Sometime in the early part of the seventeenth century, the house was considerably altered. The beams (discussed earlier) would have been introduced to support an upper floor and the walls were raised by about three feet. For this the builders used larger, squarer blocks of lias. The new eaves line could be seen in the stonework as well as the new gable end with a steeper pitch than the present roof, thatch requiring a greater pitch than slate. If there were upper floor windows, they would have been very low, or in the typical thatch “eyebrows”. The large inglenook fireplace and newel stair beside it would have been introduced at the same time.

The house was considerably altered again about a hundred years ago (discussed earlier) and the eave and gable line raised again, this time with much poorer rubble stonework. At that stage, the roof was rebuilt and covered in welsh slate.

The three eaves levels can be seen in the following picture:
Yellow – the original mediaeval eaves line
Green – the seventeenth century eaves line
Red – the original front door

We have also ascertained that the building was once adjoined to the house that was once on the site of the Co-op. That house was clearly slightly taller than No 41, but projected into Swain Street by the same amount. This must have made the street very narrow in front of the West Somerset Hotel. The wall between the properties was clearly a party wall, and when the Co-op building was built, they left this wall in place, building a new brick wall about three inches away. The original gable can still be seen at the front, although I have recently fitted new coping stones on it. Below this, where the bonding stonework was ripped out, the builders filled in very roughly with brick, requiring quite a lot of repair.

Brickwork where next-door once joined

At the rear, we have removed what remained of the gable, to allow the new roof to be lead-flashed into the brickwork making for better weather-proofing. Much water had found its way into the cavity between the two properties, but the walls are now drying out well.

The scaffold went up as soon as the Carnival was over, and the roofers started the following day. They quickly removed the slates with their “Turnerising” and felted and battened the front. The re-slated the front of the roof within a week and the lime-renderers were able to follow on. We only had a 28-day pavement licence for the scaffold, so they had to move fast. The slates used are natural riven slates from Brazil. I could not afford Welsh ones but they look a very good alternative.

Stripping the roof

The roofers then moved to the back and stripped that and felt and battened. Some repairs were needed to the timbers and the barge-boards and fascia boards needed replacing. I tried to copy the mouldings that remained on the front elevation which were still in good condition.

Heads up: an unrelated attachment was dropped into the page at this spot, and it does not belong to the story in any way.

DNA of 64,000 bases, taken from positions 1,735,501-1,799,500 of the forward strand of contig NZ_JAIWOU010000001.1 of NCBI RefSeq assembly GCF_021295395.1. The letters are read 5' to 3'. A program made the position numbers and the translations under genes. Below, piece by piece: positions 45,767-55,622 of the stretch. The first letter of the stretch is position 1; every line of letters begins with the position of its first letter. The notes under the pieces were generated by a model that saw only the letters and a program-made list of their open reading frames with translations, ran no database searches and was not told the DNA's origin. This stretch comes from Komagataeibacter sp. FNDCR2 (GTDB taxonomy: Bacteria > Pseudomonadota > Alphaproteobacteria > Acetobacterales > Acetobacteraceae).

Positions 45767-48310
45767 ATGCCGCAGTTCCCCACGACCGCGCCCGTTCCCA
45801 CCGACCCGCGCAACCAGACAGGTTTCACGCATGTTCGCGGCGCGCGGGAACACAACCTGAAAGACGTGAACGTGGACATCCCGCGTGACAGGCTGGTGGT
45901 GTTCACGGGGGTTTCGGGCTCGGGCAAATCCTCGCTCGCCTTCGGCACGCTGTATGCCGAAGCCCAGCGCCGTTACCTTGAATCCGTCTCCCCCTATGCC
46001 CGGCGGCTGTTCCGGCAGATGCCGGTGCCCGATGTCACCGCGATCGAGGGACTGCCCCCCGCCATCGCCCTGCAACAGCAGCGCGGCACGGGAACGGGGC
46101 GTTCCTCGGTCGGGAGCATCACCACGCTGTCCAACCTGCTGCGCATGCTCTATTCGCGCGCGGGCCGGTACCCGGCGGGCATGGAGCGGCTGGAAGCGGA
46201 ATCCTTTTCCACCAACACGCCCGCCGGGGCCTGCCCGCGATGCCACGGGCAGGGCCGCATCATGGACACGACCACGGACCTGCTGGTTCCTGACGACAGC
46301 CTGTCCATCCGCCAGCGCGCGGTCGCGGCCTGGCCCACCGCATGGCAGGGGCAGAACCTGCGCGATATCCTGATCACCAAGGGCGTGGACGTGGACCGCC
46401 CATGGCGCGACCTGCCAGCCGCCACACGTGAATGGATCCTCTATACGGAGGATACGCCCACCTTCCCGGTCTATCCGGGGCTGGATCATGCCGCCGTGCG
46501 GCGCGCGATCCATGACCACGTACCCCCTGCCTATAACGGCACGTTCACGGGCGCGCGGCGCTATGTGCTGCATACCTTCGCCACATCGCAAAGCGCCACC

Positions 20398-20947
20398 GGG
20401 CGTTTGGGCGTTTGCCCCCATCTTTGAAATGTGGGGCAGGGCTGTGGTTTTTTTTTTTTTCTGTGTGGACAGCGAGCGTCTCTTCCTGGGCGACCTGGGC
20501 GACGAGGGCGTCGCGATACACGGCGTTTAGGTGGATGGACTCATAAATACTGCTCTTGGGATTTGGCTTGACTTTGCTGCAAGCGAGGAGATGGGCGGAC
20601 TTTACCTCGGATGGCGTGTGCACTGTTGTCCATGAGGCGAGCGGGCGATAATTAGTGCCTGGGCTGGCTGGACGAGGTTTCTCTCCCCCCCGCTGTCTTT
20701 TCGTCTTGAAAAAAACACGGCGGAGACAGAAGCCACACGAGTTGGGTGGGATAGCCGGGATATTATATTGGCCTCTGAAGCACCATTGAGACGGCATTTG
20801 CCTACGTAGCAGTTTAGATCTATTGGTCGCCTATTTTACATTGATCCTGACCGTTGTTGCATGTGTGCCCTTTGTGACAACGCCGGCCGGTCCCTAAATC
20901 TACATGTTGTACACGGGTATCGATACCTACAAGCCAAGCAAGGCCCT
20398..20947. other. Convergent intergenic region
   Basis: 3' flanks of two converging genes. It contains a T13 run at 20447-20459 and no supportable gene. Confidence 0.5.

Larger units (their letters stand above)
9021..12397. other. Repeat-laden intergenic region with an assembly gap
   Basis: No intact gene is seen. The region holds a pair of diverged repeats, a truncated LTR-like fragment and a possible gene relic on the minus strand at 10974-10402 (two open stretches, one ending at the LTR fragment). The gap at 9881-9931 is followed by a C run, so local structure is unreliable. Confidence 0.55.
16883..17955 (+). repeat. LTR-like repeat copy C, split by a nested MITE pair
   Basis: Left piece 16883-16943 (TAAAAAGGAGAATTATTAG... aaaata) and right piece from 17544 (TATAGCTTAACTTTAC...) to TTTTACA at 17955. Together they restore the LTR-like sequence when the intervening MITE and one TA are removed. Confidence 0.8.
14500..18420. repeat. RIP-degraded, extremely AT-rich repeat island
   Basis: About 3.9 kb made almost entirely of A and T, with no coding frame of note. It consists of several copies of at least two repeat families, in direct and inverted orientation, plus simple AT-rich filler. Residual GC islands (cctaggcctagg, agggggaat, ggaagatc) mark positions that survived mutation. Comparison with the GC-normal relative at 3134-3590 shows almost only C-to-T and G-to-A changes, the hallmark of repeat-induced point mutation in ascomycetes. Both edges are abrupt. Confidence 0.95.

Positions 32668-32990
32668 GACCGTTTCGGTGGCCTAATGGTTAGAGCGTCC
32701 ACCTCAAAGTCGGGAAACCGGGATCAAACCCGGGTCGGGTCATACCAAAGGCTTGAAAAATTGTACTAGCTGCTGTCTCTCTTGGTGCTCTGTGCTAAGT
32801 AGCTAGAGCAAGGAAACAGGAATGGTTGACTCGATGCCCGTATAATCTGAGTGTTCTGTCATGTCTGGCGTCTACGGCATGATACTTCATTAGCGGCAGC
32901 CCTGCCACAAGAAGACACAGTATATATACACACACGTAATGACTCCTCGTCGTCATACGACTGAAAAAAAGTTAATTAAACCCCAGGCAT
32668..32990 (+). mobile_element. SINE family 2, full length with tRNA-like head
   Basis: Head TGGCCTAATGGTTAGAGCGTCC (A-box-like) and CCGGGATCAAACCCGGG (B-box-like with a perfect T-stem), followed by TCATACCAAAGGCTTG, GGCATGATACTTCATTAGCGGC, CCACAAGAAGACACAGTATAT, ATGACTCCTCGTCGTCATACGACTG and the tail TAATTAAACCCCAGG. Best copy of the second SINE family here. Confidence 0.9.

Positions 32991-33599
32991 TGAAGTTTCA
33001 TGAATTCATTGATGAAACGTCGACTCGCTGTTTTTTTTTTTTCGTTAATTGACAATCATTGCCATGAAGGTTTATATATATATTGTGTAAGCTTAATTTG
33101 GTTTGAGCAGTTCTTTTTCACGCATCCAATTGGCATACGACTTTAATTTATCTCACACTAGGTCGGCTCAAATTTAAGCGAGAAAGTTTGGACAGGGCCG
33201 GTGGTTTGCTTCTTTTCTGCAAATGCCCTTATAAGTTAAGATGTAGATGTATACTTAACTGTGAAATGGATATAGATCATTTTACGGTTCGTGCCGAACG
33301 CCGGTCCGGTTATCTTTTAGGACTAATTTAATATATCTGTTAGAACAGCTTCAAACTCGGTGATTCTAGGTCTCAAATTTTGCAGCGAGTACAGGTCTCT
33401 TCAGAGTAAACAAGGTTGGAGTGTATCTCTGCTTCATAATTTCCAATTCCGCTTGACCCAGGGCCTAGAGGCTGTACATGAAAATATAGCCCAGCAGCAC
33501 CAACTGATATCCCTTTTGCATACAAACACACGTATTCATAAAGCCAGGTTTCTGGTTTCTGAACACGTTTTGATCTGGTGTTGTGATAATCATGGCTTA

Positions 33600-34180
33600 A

Felt and battening at the rear

The renderers started by putting on a “scratch” coat of hydraulic lime mixed with sand and horsehair. This was then left to cure for several days before putting on the finish coat. The chosen finish was achieved by brushing the render to expose the larger particles of sand. The mix was one part of French (St Astier) hydraulic lime (NHL3.5) to three parts of coarse Chardstock sand. Whilst hydraulic lime has an initial weak “set” somewhat like cement, the main hardening process is in reaction to the carbon-dioxide in the air and takes time. It will be some weeks before the final finish can be applied.

The "scratch" coat goes on

Unfortunately the roofing and the rendering made use of the pavement difficult – apologies to anyone who was inconvenienced!

Whilst all this was going on I was preparing the new fascia and bargeboards, whilst Ben stripped the old ones, then primed, undercoated and topcoated.

Eventually, within the 28 days, the scaffold came down on the front.

The front scaffold down!

The roofers had a great deal of leadwork to do, with the valleys and the flashing around the chimneys. I chose black clay ridge tiles to match the old ones, with a roll-top. The roof-scape looks quite beautiful. Unfortunately much of the work cannot be seen from ground level.

Lead valley, chimney flashing

The ridge and the West Somerset Hotel

Tuesday, 16 August 2011

Blog 5

Having gained planning consent to re-roof the property and alter the chimneys, we had scaffold put up in June around the four chimneys. One, at the north gable had been removed some years ago and blanked off with slates. The other three were in poor condition, especially where they had been re-pointed with hard cement mortar and the bricks were deteriorating around it. We took them down to a firm base and rebuilt three of them with the same corbelling as before.

The two rear chimneys before demolition and the S & N chimneys demolished.

We used good bricks reclaimed from the demolished chimneys or other parts of the site, and laid them with a lime-based mortar. Unfortunately the weather was very hot and dry, so the lime mortar and the flaunching required continual wetting down to prevent it drying out too quickly. None of the old pots were re-usable, so we have replaced them with new ones. The four flues at the ends (N & S) of the building will not be used, but will be vented to prevent internal condensation. The pots for these have vented caps to prevent rain ingress. The chimney at the rear which stands tall above the 'catslide' or lean-to may be used in the future gallery. I have 'parged' this with lime render in the traditional manner. This parging was to prevent acid soot settling in the mortar joints and eroding them. Soot would then settle in the eroded joints providing a fire hazard.